Three-Way Scramble for Network News Supremacy
NEW YORK (AP) _ Will it be Tom Brokaw, Peter Jennings or Dan Rather on top when daylight- savings time fades away and America returns to its TV sets?
This summer, the competition between the network news shows has become intense and unpredictable, but the weekly ratings released Tuesday by the A.C. Nielsen Co. convinced executives at all three networks that no one has a lock on No. 1.
For the week, Brokaw’s ″Nightly News″ on NBC was the winner with a 9.9 rating, marking the second time in June that it had dislodged the perennial front-runner, ″CBS Evening News.″ ABC’s ″World News Tonight″ was second with a 9.7 rating, while CBS finished third, with a 9.3 rating, for the first time in nearly five years.
″This may be a true changing of the guard,″ said Gerald Jaffe, NBC’s vice president for research projects. ″The race now is very close. No one is going to be winning every week.″
″I expect that it will be this close through the summer, and we’ll see what happens in the fall,″ said Ann Morfogen, director of information for CBS News.
Two weeks ago, David Poltrack, CBS’ vice president for research, had predicted that the network would pull away in the fall when people come indoors and more sets are in use.
″The only trend that is apparent,″ said George Keramidas, ABC’s vice president for research, ″is that the network news race is too tight to predict.″
″CBS Evening News″ had finished No. 1 in the weekly Nielsens for 213 consecutive weeks, until NBC won the week of June 1. CBS won the next two weeks, and then NBC won last week.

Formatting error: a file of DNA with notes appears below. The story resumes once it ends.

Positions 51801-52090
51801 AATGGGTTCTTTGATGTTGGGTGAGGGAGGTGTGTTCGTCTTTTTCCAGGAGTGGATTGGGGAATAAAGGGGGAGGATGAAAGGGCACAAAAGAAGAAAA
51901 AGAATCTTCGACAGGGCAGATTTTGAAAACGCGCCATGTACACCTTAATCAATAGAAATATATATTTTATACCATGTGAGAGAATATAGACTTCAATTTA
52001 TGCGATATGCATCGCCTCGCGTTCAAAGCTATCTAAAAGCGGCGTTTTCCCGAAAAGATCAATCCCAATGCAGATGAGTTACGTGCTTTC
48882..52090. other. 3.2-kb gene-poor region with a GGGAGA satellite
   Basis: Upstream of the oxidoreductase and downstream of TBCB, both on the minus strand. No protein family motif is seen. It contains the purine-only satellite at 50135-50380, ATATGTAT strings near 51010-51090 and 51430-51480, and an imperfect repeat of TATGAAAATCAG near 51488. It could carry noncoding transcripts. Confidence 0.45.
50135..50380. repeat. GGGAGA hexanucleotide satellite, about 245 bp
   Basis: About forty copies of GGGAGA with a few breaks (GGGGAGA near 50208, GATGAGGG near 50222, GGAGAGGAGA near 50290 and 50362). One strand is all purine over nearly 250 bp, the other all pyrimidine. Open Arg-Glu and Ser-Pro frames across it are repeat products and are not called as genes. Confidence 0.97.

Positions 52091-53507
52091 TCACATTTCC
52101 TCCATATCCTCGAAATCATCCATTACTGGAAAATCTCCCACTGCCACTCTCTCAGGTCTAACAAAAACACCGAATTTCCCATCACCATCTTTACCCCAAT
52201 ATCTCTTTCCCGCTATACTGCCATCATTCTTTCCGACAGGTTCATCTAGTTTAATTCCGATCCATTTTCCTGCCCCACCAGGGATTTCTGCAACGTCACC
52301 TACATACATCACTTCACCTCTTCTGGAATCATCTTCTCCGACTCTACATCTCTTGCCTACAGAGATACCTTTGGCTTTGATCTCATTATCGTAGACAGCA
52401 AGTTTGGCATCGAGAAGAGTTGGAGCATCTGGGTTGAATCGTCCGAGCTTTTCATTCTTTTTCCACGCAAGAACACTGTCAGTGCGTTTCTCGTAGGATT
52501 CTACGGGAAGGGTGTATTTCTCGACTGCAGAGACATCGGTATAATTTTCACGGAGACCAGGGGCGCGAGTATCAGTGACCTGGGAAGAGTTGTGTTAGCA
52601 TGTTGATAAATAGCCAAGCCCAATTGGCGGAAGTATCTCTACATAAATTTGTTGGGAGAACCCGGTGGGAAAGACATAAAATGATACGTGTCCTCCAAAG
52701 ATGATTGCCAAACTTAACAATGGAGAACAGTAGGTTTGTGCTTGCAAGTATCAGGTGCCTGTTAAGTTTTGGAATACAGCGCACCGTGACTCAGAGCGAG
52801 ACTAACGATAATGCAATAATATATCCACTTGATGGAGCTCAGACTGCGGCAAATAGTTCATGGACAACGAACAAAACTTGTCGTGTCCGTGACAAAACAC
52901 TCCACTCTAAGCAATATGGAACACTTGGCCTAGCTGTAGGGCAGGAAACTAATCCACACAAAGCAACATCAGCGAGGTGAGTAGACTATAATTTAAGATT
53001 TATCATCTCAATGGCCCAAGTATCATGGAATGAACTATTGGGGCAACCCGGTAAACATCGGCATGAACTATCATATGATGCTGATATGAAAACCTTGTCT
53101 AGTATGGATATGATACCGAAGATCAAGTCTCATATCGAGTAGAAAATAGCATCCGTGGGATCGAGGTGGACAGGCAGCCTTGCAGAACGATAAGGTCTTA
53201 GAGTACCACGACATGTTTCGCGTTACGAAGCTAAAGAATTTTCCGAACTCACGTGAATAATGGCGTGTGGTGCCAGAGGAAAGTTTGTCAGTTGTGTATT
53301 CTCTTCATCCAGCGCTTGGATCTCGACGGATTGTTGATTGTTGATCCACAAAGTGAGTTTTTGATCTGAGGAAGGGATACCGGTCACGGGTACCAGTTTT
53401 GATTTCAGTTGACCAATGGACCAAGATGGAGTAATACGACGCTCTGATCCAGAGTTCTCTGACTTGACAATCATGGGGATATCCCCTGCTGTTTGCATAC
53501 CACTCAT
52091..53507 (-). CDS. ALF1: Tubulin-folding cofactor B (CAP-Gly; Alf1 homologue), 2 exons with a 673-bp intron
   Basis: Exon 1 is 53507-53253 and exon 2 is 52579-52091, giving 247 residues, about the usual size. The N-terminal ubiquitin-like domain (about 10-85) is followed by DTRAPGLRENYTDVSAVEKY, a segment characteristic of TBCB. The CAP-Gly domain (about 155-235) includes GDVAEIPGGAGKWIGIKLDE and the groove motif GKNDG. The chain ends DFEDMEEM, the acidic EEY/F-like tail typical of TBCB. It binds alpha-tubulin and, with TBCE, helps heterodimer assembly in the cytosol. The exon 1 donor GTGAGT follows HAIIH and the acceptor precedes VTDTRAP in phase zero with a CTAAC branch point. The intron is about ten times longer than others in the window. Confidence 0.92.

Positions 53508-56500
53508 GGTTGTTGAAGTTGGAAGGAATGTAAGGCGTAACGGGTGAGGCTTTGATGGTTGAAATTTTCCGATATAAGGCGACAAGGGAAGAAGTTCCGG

Network executives cited no special programming or schedule interruption which might account for the bouncing numbers in the past three weeks. In the weeks of May 25 and June 1, however, CBS News was hurt by the pro basketball playoffs, which pre-empted the news in some West Coast markets.
The prime-time race, however, continued to run NBC’s way, with its four Thursday night comedies, ″The Cosby Show,″ ″Family Ties,″ ″Cheers″ and ″Night Court″ taking the top four places.
″Growing Pains″ on ABC was fifth, CBS’ ″Newhart″ and ABC’s ″Who’s the Boss?″ tied for sixth, followed by ″Kate & Allie″ on CBS, ″Miami Vice″ on NBC and ″Moonlighting″ on ABC.
NBC, with 16 of the top 30 shows, had a 13.0 prime-time rating, while ABC averaged a 10.7 and CBS a 10.0.
Each rating point represents 859,000 homes with television. The share is the portion of sets in use during the time period.
It was ABC’s third consecutive week as runner-up, but Keramidas wasn’t predicting that the fight for second place would last beyond the summer. CBS is without its highly rated Friday serials, ″Dallas″ and ″Falcon Crest,″ while its ″Knots Landing″ is limping along in 55th place with repeat episodes.
Last month, Brandon Stoddard, president of ABC Entertainment, said the network would be putting better program on the air this fall but he didn’t expect to get out of third place in the 1986-87 season.